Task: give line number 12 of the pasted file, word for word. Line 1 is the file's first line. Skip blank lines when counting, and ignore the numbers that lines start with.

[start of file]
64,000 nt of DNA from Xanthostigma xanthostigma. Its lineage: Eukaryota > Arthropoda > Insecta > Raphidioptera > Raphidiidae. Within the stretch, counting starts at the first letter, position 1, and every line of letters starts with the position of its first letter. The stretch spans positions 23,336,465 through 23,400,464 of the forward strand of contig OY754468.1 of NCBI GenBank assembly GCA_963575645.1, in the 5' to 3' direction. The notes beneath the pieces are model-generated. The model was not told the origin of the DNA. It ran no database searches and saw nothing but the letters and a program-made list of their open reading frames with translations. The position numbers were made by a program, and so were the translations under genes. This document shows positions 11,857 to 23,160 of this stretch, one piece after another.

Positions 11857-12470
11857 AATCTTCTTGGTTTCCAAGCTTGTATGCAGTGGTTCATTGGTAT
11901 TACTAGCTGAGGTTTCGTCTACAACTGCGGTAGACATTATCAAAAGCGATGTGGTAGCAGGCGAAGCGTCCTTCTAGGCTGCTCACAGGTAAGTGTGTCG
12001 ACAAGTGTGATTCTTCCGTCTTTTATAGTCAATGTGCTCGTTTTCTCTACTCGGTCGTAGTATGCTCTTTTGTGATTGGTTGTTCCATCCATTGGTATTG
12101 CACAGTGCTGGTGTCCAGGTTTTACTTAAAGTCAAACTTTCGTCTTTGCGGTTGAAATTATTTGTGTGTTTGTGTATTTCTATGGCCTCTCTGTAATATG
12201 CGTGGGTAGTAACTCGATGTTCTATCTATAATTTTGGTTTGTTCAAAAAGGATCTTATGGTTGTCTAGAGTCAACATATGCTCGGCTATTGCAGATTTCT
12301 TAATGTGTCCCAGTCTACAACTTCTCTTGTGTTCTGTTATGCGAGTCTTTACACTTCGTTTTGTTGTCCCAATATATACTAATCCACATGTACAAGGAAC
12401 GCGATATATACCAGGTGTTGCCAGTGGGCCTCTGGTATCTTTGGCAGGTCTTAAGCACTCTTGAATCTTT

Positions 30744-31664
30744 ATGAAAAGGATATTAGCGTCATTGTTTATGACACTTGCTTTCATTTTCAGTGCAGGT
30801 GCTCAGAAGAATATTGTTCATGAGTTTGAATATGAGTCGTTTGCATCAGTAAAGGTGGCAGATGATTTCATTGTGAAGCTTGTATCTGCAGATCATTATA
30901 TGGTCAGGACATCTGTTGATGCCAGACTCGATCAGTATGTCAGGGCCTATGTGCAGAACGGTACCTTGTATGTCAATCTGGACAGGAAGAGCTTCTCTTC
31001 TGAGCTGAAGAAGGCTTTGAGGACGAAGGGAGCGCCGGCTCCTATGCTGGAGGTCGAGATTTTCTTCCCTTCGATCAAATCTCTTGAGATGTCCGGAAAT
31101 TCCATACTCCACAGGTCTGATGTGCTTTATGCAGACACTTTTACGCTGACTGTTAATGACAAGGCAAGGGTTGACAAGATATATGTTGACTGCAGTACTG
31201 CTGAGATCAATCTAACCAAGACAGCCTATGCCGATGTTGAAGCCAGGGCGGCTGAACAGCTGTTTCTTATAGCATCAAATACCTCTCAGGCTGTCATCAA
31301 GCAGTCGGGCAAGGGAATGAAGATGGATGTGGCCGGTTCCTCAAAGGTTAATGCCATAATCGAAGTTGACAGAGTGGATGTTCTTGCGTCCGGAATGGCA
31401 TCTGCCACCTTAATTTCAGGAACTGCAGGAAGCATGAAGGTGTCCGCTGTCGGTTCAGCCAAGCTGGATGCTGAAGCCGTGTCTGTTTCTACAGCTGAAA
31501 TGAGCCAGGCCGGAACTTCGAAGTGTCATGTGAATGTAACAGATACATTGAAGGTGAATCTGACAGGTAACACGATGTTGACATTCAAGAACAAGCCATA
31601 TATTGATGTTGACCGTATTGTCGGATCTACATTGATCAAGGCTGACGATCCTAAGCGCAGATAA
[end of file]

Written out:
30801 GCTCAGAAGAATATTGTTCATGAGTTTGAATATGAGTCGTTTGCATCAGTAAAGGTGGCAGATGATTTCATTGTGAAGCTTGTATCTGCAGATCATTATA